In an embodiment utilizing a veil mat, the veil mat and the continuous strand mat may be fed to a stitch bonding machine simultaneously. In other words, in addition to supplying a needled continuous strand mat from a needling device to a stitch bonding machine, a veil mat may also be provided such that the needled continuous strand mat is stitch bonded and the veil mat is secured to the continuous strand mat. The veil mat may be positioned above or below the continuous strand mat in the stitch bonding machine. The veil mat may be stitch bonded to the continuous strand mat in the same manner in which a continuous strand mat may be stitch bonded alone as set forth above. In addition to securing the veil mat to the continuous strands, the stitch bonding machine also stitch bonds the strands to hold them in position.
  • [0104]
    In a further embodiment, two or more veil mats may be attached to a continuous strand mat of the present invention. The continuous strand mat may be positioned between the two veil mats. The second veil mat may be any of the veil mats described above. Both veil mats may be secured to the continuous strand mat as described above by supplying both veil mats and the needled continuous strands to the stitch bonding machine.
  • [0105]
    In other embodiments, a continuous strand mat of the present invention may further comprise a plurality of rovings attached to the mat. The term “roving” as used herein means at least one strand or, if a plurality of strands are used, a plurality of strands grouped together. The rovings may be supplied to provide additional structural support to the mat and to provide additional reinforcement of the composite. Examples of materials that can be used as rovings include fiber glass, carbon fiber, and/or KEVLAR® fiber.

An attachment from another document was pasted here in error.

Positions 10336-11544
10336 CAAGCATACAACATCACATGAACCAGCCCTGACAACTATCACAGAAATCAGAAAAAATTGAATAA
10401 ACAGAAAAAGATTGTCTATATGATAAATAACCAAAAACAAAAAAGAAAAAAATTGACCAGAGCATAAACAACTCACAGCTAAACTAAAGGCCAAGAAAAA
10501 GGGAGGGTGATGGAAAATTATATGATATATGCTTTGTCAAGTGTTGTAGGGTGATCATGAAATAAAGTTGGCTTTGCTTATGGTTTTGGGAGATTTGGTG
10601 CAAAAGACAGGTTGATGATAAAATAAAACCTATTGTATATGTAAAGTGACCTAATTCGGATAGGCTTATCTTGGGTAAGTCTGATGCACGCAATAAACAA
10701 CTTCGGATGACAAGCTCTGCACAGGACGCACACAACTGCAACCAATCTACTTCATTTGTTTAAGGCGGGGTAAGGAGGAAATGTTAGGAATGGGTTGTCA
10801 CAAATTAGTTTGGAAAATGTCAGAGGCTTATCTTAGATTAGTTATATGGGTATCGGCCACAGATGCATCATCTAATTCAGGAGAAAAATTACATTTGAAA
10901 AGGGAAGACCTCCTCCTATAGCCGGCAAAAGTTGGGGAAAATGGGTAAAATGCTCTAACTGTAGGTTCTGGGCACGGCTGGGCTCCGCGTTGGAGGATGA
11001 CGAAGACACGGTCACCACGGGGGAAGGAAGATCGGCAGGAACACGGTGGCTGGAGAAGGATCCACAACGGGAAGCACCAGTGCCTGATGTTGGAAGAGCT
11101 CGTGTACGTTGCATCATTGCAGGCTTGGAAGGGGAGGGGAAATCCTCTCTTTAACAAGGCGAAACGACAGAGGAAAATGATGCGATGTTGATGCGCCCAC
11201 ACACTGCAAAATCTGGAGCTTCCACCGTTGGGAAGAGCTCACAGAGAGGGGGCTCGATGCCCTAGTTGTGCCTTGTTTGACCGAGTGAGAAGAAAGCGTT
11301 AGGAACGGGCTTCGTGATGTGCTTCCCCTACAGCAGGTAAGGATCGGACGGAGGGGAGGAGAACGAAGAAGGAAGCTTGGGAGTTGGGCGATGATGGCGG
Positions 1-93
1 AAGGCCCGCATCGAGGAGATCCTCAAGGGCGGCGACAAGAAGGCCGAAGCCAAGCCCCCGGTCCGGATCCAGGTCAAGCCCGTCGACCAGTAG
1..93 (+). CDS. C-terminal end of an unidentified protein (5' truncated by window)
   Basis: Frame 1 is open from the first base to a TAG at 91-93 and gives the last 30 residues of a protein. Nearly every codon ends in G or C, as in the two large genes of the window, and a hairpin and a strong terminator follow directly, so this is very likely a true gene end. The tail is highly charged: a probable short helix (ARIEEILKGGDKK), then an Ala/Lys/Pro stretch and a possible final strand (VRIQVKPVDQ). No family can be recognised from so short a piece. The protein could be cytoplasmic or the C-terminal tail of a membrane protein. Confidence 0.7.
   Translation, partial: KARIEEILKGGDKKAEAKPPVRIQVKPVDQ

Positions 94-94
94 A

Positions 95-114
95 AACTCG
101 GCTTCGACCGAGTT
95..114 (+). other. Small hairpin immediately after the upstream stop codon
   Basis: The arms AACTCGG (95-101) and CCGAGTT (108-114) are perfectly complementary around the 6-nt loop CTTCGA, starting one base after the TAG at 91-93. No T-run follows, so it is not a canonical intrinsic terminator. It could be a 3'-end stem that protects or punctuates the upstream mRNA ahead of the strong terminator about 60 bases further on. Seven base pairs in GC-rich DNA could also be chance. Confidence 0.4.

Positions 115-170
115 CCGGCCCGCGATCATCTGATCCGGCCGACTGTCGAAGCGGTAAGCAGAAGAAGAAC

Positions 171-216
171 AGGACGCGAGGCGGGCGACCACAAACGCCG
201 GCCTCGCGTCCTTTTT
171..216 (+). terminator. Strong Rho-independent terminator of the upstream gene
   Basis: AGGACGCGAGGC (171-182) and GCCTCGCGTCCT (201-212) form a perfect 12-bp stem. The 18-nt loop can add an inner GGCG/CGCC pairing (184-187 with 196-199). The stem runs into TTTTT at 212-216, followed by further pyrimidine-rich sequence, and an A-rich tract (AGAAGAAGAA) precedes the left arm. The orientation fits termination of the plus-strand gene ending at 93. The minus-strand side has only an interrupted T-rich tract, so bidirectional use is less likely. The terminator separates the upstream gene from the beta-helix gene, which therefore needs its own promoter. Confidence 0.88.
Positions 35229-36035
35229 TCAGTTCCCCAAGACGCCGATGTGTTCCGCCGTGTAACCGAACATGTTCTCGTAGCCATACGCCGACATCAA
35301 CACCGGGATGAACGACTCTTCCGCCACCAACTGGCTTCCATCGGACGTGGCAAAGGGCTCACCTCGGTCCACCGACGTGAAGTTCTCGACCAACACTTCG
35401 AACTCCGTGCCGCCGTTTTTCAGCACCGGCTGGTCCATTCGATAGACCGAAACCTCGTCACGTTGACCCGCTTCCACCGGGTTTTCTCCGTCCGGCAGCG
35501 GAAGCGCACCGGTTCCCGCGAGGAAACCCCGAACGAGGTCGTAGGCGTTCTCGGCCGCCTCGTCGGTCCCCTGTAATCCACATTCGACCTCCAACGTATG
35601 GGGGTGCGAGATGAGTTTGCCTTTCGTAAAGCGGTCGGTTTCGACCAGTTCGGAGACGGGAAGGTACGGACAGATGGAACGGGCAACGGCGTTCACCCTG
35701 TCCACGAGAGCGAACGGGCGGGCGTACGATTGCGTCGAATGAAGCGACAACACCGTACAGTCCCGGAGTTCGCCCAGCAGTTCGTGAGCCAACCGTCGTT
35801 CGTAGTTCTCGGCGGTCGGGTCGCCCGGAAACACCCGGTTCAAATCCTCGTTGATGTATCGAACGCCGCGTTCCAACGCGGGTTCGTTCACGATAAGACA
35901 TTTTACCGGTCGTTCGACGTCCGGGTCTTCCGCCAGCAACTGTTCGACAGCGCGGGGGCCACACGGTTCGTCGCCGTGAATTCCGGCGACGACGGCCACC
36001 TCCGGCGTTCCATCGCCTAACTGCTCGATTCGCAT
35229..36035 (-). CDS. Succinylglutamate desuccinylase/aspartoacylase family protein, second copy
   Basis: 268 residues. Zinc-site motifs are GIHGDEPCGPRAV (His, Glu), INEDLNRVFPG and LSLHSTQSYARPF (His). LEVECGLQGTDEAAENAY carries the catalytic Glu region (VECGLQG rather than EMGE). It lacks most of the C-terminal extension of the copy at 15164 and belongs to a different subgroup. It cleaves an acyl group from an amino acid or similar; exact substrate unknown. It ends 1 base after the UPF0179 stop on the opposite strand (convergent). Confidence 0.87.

• [0106]
    In some embodiments, the plurality of rovings may comprise a plurality of unidirectional rovings. As used herein, the term “unidirectional” means that the fibers, yarns or strands are generally oriented in the same direction. In some embodiments, each roving may be oriented generally parallel to a length of the mat, or generally oriented in the machine direction of the stitch bonding machine. In some embodiments, the plurality of rovings may be spaced approximately equidistantly across a width of the mat.
  • [0107]
    At least a portion of the plurality of rovings, in some embodiments, may be oriented generally parallel to a length of the mat. In some embodiments, at least a portion of the plurality of rovings may be oriented generally perpendicular to a length of the mat. In some embodiments, at least a portion of the plurality of rovings may be oriented generally at a forty-five degree angle to a length of the mat.
  • [0108]
    In some embodiments, at least one roving is provided and fed on the needled mat to the stitch bonding machine (i.e., in the machine direction). In such an embodiment, between 36 and 200 rovings may be supplied to the stitch bonding machine. In general, rovings suitable for use in embodiments of the present invention may have between 2,000 and 5,000 filaments, each filament having a diameter of between 13 and 23 microns, and coated with a sizing composition that may be compatible with a variety of different resins. Examples of rovings suitable for use in the present invention include, for example, are commercially available from PPG Industries, Inc. under the HYBON® product line, including, without limitation, HYBON® 2002, HYBON® 2022, HYBON® 2025, HYBON® 2026, and HYBON® 2032 rovings.